He was speaking after taking the Dominic Winter (20% buyer’s premium) sale in South Cerney, near Cirencester on July 19 where one of the better sellers was a 17th-18th century ivory Buddha.
Carved in the Shan States of Burma with the young Buddha seated on a pedestal decorated with three elephants, the 5.5in (14cm) figure had considerable age and a sound provenance. But would it be judged to be of ‘outstandingly high artistic, cultural or historical value’ – the subjective criterion to be applied under DEFRA’s proposals (ATG No 2337)? Unlikely, perhaps.
However, as things stand, it merited a £1500-2000 estimate and sold to a Chinese collector in the room at £5200.
“At our May 19 sale we had an 18th century Turkish miquelet long gun which was profusely inlaid with ivory,” Meadows recalled (see ATG online). “It sold to the London trade at £18,000 against a £2000-3000 estimate. I think this shows there is still confidence in the market.”
An ivory carving offered at Woolley & Wallis’ (25% buyer’s premium) works of arts sale at Salisbury on July 4 may be one to merit the ‘outstandingly high’ rating.
The 7 x 5in (18 x 12.5cm) south German relief plaque in the manner of Balthasar Permoser depicting the Holy Family was dated to the late 17th century although the ivory frame was 20th century. It was estimated at £2000-3000 but sold to a Continental buyer at £19,500.
An 8in (20.5cm) long carving of Christ the good shepherd, lying cradling a lamb as he sleeps, was dated to the 17th or 18th century and probably Chinese or Thai-Portuguese. It was estimated at £1000-1500 and sold to another Continental bidder at £7800.
Art Deco figures threat
If the new law proves to be as draconian as some fear, one of the major markets to suffer would be Art Deco, and particularly the ivory and bronze figures produced in the 1930s by Ferdinand Preiss, Demètre Chiparus, Josef Lorenzl et al.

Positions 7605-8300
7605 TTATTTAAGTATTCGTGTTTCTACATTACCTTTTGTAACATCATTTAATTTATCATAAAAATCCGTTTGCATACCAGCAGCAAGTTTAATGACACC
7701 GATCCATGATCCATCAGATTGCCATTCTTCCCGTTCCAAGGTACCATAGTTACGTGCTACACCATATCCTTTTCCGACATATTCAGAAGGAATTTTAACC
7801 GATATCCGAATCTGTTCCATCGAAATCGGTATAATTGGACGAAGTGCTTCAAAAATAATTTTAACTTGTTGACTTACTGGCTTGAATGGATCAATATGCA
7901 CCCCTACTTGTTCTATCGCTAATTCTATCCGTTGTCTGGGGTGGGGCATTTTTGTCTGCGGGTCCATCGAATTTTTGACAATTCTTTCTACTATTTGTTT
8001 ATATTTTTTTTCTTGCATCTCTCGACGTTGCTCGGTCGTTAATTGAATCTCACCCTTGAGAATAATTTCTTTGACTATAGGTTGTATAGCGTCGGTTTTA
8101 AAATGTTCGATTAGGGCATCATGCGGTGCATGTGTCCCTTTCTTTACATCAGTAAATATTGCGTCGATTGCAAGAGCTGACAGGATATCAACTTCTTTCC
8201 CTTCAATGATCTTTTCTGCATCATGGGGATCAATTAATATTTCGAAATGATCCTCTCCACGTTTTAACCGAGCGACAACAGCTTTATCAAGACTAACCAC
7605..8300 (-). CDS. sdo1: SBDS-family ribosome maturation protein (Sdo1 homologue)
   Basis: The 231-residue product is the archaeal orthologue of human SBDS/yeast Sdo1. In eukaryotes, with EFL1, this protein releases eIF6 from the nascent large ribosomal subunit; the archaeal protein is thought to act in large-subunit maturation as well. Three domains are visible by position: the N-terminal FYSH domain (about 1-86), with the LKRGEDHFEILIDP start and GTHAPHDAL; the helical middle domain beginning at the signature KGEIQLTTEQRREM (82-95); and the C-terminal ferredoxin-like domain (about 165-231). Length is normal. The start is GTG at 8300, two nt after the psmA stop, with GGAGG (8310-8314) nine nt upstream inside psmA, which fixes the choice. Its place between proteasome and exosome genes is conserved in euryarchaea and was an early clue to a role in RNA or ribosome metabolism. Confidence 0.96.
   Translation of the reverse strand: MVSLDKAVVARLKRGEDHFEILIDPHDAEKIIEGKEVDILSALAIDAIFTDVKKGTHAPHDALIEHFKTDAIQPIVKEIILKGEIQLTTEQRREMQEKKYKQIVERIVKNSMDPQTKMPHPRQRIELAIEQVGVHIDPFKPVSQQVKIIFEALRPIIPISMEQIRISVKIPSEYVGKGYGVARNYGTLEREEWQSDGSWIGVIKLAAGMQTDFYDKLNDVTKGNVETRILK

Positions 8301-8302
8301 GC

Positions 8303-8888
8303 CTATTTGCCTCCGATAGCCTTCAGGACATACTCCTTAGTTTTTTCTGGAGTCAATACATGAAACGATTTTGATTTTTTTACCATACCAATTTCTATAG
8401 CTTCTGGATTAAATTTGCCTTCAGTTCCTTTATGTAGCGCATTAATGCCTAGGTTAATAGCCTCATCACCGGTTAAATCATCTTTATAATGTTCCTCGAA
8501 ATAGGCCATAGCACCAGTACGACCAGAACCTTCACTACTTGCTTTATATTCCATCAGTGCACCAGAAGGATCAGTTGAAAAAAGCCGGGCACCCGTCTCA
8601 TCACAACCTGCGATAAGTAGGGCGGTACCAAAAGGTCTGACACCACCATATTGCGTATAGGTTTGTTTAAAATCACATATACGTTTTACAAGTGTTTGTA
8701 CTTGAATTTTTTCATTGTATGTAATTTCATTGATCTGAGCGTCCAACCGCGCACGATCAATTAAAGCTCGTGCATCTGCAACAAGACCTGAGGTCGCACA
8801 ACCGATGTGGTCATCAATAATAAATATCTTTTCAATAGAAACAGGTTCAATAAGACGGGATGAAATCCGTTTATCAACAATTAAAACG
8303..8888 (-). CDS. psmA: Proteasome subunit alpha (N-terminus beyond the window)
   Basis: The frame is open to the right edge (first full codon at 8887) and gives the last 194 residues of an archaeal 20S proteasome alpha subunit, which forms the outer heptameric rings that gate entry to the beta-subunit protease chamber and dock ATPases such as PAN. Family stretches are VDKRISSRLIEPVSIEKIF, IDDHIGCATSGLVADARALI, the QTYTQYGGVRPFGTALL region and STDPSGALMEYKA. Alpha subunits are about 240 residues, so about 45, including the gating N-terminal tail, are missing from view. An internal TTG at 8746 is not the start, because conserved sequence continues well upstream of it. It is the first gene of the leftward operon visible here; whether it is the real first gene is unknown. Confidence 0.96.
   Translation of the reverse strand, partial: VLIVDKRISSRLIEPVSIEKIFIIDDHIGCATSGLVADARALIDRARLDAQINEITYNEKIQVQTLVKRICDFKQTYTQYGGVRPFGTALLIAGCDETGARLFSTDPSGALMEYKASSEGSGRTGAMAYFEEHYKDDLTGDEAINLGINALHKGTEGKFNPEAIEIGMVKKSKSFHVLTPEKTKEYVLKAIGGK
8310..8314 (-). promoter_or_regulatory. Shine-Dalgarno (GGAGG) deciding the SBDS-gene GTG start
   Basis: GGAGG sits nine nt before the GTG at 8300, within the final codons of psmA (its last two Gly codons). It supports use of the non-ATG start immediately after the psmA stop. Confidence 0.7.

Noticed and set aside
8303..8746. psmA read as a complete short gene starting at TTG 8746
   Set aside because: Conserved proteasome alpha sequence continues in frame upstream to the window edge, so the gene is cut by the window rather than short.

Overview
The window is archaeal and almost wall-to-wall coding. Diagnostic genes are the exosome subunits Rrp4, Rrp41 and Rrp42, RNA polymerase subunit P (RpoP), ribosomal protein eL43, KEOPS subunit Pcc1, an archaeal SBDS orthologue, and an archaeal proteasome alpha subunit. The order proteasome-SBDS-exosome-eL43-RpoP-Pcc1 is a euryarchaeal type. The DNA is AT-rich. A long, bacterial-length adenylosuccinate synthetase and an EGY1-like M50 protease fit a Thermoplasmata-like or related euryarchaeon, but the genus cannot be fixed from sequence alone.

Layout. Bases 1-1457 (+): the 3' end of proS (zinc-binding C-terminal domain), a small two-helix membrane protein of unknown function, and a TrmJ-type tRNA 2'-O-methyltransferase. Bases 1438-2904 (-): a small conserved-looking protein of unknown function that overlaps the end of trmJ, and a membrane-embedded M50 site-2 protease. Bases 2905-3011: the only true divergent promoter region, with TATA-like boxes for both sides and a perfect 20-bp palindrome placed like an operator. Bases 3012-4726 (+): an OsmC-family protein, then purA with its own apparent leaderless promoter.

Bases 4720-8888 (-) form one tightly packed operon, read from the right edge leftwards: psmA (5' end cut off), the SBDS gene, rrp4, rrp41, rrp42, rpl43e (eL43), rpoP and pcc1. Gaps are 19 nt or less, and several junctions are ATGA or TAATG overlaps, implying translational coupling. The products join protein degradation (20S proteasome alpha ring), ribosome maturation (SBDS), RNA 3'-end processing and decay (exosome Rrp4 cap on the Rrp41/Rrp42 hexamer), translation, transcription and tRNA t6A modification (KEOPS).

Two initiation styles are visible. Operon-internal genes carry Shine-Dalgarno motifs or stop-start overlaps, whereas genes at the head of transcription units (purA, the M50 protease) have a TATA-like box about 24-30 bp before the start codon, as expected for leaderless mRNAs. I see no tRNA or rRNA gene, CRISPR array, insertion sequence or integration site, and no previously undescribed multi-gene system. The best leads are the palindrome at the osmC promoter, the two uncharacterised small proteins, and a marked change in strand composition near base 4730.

A private collection of some 60 such figures – most involving ivory – consigned to the West Norwood sale at Roseberys (23% buyer’s premium) on June 26, presented specialist Fiona Baker with a challenge as to estimates.
On the one hand, the Americans seem to have deserted the market; on the other, auctioneers observe that Russian and German enthusiasts, in particular, are still buying, as are many UK collectors. Some collectors are selling while they still can, others buy while current rules permit.
As Baker pointed out, Deco figures that contain more than 10% ivory (the so-called ‘de minimis’ rule) could not be sold under proposed rules. She did take market nervousness into account when estimating the collection and, as a result, most of it sold around published expectations.
The best of 27 Preiss pieces might have escaped under a 10% content rule: a signed c.1930, 7in (18cm) tall bronze and ivory Girl Fencer.
She had a small crack to her face but there was keen bidding from UK and German collectors and particularly strong interest from Russia. The figure sold around mid-estimate at £4200.